Penguins GM Jim Rutherford announced today that he hired Mike Johnston as the team’s new coach, ending a prolonged three-week search that began when Dan Bylsma was fired on June 6 and included at least one much-publicized swing and miss.
Rutherford also announced that one-time Pens power forward Rick Tocchet joined the club as an assistant coach. Jacques Martin will remain with the organization in an unspecified role. Goaltending coach Mike Bales and video coordinator Andy Saucier will continue to serve in their present capacities. Long-time assistants Tony Granato and Todd Reirden were dismissed.
For the 57-year-old Johnston it’s been a long, winding road to an NHL head coaching job. He began coaching at Camrose Lutheran College back in the 1980s and worked his way up to an associate coaching position with Vancouver in 1999. After departing the Pacific Northwest in 2006, the Nova Scotia native served in a similar capacity with Los Angeles for two years.
The following season he assumed the dual role of coach/GM with the moribund Portland Winterhawks. Under Johnston’s stewardship, Portland thrived. In 2009-10 the Winterhawks registered a 48-point improvement. In 2012-13 they captured the Ed Chynoweth Cup (WHL title) and reached the Memorial Cup Finals.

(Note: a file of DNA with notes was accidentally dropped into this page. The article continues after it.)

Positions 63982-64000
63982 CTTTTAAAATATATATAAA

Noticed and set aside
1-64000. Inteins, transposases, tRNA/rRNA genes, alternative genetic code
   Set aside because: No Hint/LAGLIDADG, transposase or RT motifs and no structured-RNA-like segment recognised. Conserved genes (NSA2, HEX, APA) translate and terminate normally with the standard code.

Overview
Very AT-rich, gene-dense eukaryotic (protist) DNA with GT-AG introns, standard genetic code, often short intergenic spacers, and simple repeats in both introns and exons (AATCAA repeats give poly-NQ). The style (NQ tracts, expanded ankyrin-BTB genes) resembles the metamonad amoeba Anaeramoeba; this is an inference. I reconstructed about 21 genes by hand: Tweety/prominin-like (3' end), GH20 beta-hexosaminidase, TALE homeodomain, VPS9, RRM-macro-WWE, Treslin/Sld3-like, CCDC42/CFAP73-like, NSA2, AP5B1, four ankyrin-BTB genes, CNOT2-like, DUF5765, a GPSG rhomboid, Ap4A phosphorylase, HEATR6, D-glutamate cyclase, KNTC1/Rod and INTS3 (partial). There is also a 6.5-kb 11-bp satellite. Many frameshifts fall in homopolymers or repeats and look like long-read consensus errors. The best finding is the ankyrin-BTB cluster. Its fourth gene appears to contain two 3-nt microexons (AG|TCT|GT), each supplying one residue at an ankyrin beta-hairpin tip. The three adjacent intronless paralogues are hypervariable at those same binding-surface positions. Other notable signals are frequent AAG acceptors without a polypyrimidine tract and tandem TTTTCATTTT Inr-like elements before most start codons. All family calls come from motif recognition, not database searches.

Along the way he earned a reputation as a builder—a quality that should serve him well with a black-and-gold squad that’s primed for a retooling if not an outright reconstruction. He’s also credited with developing high-profile Penguins draft picks Joe Morrow and Derrick Pouliot.
In terms of his preferred style of play, Johnston preaches a puck-possession game eerily similar to that of his predecessor.
“My basic framework of the system is puck possession, puck management, tempo and pace,” he explained. “You want your players to have options in a game, so in every part of the game, from breakout getting out of our zone to offensive zone entries, we want to give our players as many options as possible. We want them to use those options and we want to pick the right options.”
Hopefully, Johnston’s philosophy will be a good fit for the offensive-minded Penguins, who still possess an elite core of superstars in Hart Trophy winner Sidney Crosby, Evgeni Malkin, and Kris Letang.
He’ll need to improve the team’s battle level, character, and defensive play as well.